Fiction: The Improbable Case of the Were-Hydra

By Temperance D. Lamplighter, Laboratory Assistant, as related by Deborah L. Davitt
Art by Leigh Legler

The job posting that led me to apply for a position with Dr. Hieronymus H. Featherstone should have been warning enough. It alluded to long hours, unpaid overtime, and noted that a “flexible moral compass is a must.” However, the placement agency through which I was hired had excellent medical and dental benefits, not things to be sneered at, even if all treatment was required to be performed up at Gothic U’s medical center. So what if their procedures were highly experimental? I needed a paycheck and a root canal, more or less in that order.

The second warning was that, on being introduced to me, Dr. Featherstone took a liking to my first name. “Temperance! What a virtuous family you must come from. I should be glad you weren’t named Chastity, eh?” His white, furry eyebrows waggled in what he probably thought a very charming and roguish fashion.

“Chastity is my sister, doctor. As are Charity, Grace, Mercy, Modesty, Faith, and Prudence. Chastity is the youngest.” I added the last out of reflex. It probably wouldn’t do to note that Justice, Forbearance, Valor, Glory, Discretion, and Fortitude were our brothers. Mom’s name? Honesty. Dad? Wisdom.

It’s complicated.

He frowned. “Your family is … religious, then?” He said it as if we were afflicted with an intractable and hereditary condition.

“Not as such,” I replied, shrugging. “I trust that you will respect my circumspection with regards to them?”

He blinked. “Do you always talk like someone from the nineteenth century?”

People don’t usually notice that point so quickly. Mostly, they just assume I’m pompous or arrogant or condescending. While those are relatives from the far reaches of the family tree, I’m none of those. “I suppose it is preferable to sounding like someone from the Jacobean era, or perhaps earlier.”

Featherstone frowned. “I can’t imagine anyone naming their children this way without some sort of religious motive. And … so many of them.” His brows worked, as almost everyone’s did these days, with a kind of moral outrage that anyone should be so greedy as to have so many children.

Wisdom suggested I shouldn’t antagonize a prospective employer. Valor, however, wouldn’t permit me to take a meeker course. “Your parents named you Hieronymus, didn’t they?”

His eyebrows beetled. “Actually, they didn’t. I changed my name before taking my dissertation. No one would take me seriously as a scientist if I had a commonplace name like Henry, now would they?”

Forbearance got the better of Wit (second-cousin on my mother’s side), and I clamped down on my first several replies. “I suppose,” I replied noncommittally.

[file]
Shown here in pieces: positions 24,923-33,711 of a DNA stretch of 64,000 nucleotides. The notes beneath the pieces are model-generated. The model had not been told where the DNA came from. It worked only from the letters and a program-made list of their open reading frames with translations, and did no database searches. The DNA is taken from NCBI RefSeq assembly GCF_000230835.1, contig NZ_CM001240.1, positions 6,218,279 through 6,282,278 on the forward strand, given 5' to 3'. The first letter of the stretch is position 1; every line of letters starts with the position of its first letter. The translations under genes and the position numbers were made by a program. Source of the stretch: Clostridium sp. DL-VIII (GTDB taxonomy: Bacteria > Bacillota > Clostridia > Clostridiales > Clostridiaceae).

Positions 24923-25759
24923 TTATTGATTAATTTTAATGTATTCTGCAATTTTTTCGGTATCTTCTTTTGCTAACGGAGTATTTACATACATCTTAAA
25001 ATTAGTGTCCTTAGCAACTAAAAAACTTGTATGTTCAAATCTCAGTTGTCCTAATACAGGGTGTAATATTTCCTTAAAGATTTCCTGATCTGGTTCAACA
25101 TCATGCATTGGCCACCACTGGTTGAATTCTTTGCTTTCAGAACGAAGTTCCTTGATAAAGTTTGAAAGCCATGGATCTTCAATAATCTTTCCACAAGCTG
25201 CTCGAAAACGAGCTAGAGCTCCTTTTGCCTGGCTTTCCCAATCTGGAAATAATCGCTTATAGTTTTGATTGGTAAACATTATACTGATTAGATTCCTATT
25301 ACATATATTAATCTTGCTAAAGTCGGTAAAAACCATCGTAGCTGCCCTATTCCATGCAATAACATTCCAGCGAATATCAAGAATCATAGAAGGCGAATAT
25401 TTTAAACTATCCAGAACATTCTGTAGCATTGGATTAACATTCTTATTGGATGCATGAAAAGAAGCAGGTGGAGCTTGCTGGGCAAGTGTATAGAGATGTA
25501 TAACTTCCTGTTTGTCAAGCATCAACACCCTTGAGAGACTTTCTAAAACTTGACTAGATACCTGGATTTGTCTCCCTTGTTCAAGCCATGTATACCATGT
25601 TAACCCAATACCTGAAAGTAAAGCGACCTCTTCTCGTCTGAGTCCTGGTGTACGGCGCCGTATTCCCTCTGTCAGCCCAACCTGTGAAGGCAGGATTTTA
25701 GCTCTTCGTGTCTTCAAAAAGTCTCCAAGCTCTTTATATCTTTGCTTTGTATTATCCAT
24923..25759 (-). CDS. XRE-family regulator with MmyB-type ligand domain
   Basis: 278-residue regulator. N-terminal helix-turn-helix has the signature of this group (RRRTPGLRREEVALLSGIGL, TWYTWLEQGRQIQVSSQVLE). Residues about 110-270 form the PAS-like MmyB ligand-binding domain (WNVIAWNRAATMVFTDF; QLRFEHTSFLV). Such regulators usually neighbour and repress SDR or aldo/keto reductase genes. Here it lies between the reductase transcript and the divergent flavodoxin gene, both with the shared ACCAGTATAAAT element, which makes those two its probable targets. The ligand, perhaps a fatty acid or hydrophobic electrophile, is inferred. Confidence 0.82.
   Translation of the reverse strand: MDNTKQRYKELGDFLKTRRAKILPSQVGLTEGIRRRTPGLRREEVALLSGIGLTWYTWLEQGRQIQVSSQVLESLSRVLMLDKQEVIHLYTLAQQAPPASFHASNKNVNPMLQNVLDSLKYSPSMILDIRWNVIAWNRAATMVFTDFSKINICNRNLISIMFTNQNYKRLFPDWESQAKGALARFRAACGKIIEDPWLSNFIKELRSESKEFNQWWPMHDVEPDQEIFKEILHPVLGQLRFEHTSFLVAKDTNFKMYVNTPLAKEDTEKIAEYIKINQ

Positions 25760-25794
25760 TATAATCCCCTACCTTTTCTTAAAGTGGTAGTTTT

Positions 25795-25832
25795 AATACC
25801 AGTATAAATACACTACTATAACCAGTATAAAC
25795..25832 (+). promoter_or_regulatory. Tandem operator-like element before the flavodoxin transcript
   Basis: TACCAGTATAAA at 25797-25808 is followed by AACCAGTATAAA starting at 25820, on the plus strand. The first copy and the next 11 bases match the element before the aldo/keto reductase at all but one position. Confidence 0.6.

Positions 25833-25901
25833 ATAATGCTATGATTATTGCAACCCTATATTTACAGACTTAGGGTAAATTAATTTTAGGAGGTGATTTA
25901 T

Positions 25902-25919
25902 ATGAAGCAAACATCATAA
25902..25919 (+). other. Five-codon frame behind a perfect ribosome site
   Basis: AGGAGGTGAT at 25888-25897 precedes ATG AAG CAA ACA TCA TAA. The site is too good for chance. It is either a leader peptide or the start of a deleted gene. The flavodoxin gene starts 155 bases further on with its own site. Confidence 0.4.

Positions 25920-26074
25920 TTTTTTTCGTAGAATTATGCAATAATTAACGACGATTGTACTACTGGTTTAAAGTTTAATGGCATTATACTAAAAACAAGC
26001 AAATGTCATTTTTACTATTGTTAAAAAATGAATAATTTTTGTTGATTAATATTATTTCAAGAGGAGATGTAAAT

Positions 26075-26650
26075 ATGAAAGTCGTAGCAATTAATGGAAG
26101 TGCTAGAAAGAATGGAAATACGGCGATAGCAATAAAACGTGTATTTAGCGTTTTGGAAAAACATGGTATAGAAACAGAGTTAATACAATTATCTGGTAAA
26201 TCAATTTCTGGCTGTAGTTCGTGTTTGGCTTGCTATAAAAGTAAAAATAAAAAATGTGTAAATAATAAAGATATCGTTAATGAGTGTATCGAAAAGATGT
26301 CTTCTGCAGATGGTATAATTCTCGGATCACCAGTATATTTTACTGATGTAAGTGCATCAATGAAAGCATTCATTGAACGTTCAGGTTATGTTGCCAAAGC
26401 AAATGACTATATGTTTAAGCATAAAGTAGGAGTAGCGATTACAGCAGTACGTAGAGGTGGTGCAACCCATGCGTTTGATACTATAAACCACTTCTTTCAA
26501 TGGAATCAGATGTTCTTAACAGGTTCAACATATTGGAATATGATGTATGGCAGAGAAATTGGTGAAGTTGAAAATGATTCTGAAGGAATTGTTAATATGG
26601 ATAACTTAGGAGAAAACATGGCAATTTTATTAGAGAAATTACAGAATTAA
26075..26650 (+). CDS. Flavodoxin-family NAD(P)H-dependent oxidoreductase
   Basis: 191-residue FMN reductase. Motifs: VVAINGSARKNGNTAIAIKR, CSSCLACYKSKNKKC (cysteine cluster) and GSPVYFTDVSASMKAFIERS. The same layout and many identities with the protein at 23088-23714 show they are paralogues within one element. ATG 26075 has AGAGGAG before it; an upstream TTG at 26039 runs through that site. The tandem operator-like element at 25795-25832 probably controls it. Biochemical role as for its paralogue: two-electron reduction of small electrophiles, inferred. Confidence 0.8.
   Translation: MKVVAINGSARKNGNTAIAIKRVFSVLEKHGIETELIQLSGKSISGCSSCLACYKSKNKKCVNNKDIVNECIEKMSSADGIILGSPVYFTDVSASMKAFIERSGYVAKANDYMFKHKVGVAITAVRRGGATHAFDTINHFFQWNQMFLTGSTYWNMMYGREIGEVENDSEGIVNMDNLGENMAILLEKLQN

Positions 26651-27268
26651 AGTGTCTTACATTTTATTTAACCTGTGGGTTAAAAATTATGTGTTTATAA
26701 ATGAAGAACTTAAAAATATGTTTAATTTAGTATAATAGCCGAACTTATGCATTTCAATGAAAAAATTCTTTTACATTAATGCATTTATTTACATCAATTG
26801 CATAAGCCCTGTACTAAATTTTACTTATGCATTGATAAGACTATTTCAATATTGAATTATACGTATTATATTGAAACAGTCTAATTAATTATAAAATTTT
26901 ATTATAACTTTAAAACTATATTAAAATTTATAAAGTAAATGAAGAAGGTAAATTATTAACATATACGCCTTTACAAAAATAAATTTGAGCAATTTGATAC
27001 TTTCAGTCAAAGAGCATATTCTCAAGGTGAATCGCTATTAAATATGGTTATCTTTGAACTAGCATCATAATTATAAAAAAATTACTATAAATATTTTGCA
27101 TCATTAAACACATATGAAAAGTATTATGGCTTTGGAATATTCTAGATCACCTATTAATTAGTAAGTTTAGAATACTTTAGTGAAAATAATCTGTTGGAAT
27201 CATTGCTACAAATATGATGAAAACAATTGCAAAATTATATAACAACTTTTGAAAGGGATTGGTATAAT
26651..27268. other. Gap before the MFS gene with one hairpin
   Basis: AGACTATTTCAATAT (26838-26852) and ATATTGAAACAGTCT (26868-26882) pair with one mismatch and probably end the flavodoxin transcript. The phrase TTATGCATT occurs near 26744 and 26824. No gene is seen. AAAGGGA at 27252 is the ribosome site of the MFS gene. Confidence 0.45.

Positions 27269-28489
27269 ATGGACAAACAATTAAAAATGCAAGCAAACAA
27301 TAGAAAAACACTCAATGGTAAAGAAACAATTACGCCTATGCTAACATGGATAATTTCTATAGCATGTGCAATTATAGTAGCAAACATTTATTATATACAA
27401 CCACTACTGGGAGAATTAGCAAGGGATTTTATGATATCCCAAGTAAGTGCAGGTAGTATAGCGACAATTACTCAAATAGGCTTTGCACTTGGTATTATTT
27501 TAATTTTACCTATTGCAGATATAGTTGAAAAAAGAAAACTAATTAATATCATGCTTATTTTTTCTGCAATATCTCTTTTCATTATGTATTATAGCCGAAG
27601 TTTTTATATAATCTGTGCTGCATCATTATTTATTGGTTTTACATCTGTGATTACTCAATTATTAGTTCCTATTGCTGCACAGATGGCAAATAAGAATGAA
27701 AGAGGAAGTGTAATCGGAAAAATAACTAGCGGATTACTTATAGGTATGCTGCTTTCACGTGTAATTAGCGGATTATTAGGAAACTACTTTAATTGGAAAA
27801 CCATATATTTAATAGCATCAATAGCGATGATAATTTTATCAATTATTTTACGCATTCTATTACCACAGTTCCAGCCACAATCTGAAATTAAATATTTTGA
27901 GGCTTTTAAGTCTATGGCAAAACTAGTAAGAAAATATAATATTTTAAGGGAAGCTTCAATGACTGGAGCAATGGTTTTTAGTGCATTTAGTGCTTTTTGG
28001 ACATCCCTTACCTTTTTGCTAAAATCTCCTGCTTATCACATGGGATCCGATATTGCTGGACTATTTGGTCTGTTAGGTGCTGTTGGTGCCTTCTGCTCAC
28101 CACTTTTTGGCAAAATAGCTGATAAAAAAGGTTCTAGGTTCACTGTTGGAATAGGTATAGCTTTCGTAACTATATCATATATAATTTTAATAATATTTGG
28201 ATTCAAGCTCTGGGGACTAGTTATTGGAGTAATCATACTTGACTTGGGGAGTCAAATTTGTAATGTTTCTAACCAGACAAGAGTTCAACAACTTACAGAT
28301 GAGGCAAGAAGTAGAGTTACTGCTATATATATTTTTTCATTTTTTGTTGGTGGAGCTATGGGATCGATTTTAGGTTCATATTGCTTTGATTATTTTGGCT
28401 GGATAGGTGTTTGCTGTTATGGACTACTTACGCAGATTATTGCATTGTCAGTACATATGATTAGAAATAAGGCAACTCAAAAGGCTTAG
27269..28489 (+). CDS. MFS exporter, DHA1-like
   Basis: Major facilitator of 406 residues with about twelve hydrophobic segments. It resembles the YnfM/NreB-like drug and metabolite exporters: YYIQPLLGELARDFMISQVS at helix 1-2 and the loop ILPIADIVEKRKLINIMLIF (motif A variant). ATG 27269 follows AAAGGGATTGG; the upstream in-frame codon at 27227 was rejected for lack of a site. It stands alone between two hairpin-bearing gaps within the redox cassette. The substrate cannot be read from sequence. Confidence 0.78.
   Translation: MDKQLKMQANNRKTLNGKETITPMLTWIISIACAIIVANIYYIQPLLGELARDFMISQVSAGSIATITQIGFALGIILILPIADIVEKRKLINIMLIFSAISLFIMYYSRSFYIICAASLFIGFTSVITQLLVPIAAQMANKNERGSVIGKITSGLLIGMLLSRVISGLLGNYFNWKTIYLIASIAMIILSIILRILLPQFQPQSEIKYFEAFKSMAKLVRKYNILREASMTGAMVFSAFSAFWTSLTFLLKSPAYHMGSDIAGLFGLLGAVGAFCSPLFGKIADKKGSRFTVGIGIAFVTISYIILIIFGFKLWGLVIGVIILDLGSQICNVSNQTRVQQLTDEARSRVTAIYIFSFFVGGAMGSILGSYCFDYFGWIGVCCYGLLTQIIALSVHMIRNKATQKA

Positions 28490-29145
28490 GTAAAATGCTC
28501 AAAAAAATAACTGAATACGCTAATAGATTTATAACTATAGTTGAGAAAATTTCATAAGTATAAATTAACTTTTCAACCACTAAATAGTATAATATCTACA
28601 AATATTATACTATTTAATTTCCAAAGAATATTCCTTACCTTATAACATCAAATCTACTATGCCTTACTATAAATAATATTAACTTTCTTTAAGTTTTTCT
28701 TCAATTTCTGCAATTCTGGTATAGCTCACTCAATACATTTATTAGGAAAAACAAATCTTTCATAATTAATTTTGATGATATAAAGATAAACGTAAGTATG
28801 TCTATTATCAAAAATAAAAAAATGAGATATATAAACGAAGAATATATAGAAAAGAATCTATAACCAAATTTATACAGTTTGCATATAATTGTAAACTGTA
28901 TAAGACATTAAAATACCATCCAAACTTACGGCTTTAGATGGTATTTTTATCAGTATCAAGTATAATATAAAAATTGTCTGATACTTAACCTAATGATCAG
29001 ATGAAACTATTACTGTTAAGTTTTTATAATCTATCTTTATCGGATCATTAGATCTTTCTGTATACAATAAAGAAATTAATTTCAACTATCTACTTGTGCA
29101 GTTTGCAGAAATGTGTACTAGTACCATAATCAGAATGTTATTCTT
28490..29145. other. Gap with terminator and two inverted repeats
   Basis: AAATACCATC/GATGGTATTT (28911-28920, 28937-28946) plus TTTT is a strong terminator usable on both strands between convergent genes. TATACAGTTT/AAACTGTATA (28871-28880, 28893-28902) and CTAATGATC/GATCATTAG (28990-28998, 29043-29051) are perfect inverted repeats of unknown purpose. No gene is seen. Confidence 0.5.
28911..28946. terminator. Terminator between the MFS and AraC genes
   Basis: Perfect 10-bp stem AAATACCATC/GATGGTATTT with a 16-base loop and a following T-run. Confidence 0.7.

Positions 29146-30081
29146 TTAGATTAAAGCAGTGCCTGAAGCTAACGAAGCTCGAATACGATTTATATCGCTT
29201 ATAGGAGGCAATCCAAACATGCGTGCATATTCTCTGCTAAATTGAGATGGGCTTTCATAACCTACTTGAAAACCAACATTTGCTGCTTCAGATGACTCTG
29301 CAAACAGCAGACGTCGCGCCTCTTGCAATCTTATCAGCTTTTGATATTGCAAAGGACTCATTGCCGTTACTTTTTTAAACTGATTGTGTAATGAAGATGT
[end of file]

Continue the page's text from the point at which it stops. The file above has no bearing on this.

A hesitation. “You wouldn’t have problems working with a scientist?”

“Doctor, for full medical and dental, you could probably convince me to worship the Loch Ness Monster.”

“Hmm. Just make sure not to wear a cross if I send you over on an errand to the Thaumaturgy department,” Dr. Featherstone warned. “The demonology professors … well. There have been incidents, shall we say?”

He no longer seemed interested in my background, but decided, with a certain delight, to refer to me as “Temp.” Temp the Temp. Since I was supposed to be a permanent hire, this didn’t bode well. Nevertheless, the dental plan wouldn’t take effect until after the first ninety days, so I gritted my teeth (immediately regretting it, as my molars howled) and endured.

Yes, tails. All five of them, whipping like an old-fashioned scourge.

To read the rest of this story, check out the Mad Scientist Journal: Summer 2019 collection.

Temperance D. Lamplighter is, at her best guess, between six to ten thousand years old, because prior to that, she says, humans didn’t have a concept of temperance, never having enough abundance of food, drink, companionship, or spare time in which to overindulge. As Virtues go, she says that she’s the Virtue of Nothing Very Much, but, conversely, rather enjoys being the Virtue of Almost Everything in Small Amounts. She and her brother Valor currently live at an undisclosed location somewhere in North America, working hard at staying alive in a world rife with mad scientists and apathetic humans.

Deborah L. Davitt was raised in Nevada, but currently lives in Houston, Texas with her husband and son.  Her poetry has received Rhysling, Dwarf Star, and Pushcart nominations; her short fiction has appeared in InterGalactic Medicine Show, Compelling Science Fiction, and Pseudopod. For more about her work, including her Edda-Earth novels and her forthcoming poetry collection, The Gates of Never, please see

Leigh’s professional title is “illustrator,” but that’s just a nice word for “monster-maker,” in this case. More information about them can be found at

“The Improbable Case of the Were-Hydra” is © 2019 Deborah L. Davitt
Art accompanying story is © 2019 Leigh Legler

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